1. God is the creative, caring Father, but not simply at the beginning of creation. John Wesley believed that the same darkness-to-light, nothing-worked-up-into-something of Genesis 1 continues every day of our lives. God keeps creating, bringing something out of nothing, making a way when there was thought to be no way. God keeps caring, keeps reaching out to us in active love, constantly watches over us in vigorous providential care (see WSB 58).
Most of us, if we think about it, tend to think of God's providence in a rather general, abstract way—God cares but in an overall, cosmic way of caring. God got the world started, then left. Wesley taught a much more immediate, every-step-of-life's-way sort of providential care in which we are surprised to discover, often in the backward glance, that God has been lovingly leading us along, even when we didn't know God was leading us (see WSB 25, 605, 929). Seemingly small, unimportant events take on deeper significance when framed as possible moments of divine interaction with us.
But we must do nothing, in thinking about God's providential care, that limits or confines God. For instance, it is fashionable for some today to speak of God's having a "plan for my life" or God's "always being in control. quot; I think this is what's left of the traditional doctrine of the providence of God, the residue of the classical notion of the sovereignty of God. To my mind, talk of this sort risks making God's providence into rigid fate or destiny, which Wesley would have been loath to do. It risks reducing the sweeping cosmic, eternal work of God to a rather trivial step-by-step plan for my life.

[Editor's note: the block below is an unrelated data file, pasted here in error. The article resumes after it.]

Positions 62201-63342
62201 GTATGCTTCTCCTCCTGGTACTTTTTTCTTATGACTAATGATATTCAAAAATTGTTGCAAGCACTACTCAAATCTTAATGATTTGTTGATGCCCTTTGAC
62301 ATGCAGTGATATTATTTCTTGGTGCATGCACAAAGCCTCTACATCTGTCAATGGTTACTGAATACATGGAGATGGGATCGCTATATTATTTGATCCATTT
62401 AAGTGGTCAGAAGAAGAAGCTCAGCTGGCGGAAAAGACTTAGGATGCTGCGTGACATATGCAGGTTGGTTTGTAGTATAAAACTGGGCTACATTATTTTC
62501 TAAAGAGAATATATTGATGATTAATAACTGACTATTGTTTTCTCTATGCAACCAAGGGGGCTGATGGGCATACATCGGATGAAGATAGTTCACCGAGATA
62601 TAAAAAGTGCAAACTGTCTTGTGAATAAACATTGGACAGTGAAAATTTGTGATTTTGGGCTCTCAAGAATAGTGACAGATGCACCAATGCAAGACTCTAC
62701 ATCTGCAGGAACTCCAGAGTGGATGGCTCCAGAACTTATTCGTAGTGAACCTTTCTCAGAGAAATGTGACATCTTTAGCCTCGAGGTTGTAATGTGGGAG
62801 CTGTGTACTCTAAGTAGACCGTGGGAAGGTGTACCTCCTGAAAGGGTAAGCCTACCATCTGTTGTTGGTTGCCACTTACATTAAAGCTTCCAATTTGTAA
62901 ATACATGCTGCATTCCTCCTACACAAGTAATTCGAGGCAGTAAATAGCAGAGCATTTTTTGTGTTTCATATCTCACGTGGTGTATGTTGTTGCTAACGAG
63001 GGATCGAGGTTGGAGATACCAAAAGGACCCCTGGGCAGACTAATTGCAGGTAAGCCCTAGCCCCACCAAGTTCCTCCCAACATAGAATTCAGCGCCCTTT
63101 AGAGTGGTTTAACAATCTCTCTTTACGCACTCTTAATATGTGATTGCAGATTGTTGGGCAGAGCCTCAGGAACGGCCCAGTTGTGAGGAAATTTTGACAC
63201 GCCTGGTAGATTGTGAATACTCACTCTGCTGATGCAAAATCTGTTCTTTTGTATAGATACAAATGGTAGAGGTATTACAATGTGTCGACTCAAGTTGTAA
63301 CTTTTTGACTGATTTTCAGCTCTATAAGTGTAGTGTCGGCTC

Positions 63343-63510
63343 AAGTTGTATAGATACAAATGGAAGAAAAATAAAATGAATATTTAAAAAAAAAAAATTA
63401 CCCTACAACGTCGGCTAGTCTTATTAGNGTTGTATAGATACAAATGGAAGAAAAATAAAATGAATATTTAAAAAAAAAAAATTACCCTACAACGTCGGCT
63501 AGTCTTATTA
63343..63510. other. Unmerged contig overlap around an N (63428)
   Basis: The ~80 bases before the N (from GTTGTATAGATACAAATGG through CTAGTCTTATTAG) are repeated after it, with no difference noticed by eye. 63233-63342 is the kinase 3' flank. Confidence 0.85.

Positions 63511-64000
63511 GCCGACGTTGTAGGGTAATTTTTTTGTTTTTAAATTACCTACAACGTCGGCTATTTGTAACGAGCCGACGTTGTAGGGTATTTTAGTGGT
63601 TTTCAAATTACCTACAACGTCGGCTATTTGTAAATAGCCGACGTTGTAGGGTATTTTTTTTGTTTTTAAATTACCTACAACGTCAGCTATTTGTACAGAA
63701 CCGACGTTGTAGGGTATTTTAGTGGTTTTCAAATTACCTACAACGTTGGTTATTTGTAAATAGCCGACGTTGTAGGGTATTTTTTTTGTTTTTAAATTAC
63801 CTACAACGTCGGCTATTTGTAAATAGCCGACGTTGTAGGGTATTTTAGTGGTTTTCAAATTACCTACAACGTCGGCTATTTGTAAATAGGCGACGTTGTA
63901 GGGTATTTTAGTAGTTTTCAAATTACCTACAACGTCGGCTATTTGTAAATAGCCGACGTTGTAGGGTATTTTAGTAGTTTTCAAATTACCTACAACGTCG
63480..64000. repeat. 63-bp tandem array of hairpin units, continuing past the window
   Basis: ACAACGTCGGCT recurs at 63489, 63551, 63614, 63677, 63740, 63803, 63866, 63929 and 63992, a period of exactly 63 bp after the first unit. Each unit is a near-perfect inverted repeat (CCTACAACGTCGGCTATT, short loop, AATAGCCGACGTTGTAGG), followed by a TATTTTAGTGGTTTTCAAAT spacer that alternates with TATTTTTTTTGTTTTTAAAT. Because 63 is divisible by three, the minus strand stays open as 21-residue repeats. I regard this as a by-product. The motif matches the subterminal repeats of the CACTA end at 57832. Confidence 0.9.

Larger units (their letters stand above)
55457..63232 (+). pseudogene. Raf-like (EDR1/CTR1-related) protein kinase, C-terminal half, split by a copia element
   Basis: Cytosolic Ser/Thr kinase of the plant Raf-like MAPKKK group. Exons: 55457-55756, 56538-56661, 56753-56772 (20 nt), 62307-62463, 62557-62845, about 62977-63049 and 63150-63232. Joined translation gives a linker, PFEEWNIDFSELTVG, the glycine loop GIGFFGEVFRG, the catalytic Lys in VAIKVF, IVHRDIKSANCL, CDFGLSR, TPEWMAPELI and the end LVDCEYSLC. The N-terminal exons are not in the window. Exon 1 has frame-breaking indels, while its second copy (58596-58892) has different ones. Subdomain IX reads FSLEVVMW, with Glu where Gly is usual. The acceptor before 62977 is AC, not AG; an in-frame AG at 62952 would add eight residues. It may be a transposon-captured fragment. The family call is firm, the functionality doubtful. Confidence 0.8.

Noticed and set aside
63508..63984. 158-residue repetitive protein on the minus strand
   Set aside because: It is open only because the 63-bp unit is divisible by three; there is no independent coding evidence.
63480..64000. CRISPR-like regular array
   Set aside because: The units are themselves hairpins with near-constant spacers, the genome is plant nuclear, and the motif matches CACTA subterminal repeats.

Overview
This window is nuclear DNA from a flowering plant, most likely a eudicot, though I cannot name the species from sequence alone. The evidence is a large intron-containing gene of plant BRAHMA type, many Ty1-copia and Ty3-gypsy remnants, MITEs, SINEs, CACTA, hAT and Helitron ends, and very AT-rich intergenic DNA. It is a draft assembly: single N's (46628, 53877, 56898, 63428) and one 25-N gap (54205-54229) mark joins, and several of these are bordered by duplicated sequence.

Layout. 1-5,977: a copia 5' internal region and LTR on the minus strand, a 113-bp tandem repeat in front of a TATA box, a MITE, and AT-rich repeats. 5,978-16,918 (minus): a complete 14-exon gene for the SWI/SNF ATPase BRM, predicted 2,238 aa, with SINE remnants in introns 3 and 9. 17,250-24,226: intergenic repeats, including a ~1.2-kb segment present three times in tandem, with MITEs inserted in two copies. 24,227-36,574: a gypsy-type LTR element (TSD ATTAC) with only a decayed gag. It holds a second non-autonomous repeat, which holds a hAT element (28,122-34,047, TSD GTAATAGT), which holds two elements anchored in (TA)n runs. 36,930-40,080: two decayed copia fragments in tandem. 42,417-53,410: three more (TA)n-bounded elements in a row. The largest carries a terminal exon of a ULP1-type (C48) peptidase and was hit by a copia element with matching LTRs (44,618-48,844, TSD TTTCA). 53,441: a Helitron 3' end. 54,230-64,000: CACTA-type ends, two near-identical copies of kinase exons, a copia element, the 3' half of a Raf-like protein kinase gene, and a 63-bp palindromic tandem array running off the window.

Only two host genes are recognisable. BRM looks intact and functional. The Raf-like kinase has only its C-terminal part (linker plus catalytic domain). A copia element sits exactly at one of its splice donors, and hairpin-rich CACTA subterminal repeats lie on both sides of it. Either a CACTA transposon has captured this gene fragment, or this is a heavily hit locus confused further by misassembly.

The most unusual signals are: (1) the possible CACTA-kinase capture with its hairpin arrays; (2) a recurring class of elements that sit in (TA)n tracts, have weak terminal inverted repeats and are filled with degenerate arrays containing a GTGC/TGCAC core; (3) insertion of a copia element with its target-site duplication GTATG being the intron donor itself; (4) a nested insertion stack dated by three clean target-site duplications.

Providence, at least for Wesley, means that although God could be in control of the world or have some prescribed, micromanaged plan for each of our lives, God chooses instead to love us. God conceivably could have made us into mindless robots, hardwired to do only what God wills, but instead God created us as those who are graciously invited to work with God in accomplishing God's good purposes for the world, a cooperation that is considerably more honorific than mere control. True freedom to say yes to God entails a counter freedom to stupidly say no. It wouldn't be love for God if we had no real ability to turn away from or turn toward God. God makes promises to preserve us and always to love us, and God faithfully keeps those promises in a more dynamic manner than following a mere plan. To reiterate, all we really know for sure about God is that which is revealed in Jesus Christ. Does what you know of Jesus, in his interaction with his disciples, suggest that his main concern is control?
2. God is the redeeming, loving, seeking Son who ventures forth like some prodigal son (Luke 15) to search out and to save lost humanity in the "far country" where we live. hen God decisively, revealingly came to us, God came to us as one of us. God got incarnate as a Jew from Nazareth who was born in a most embarrassing way to a young peasant woman, grew up to be a man about whom we know next to nothing save his three years as a young adult in ministry, and was tortured to death by the government. That one is God among us.
Excerpted from This We Believe by William H. Willimon. Copyright © 2010 Abingdon Press. Excerpted by permission of Abingdon Press.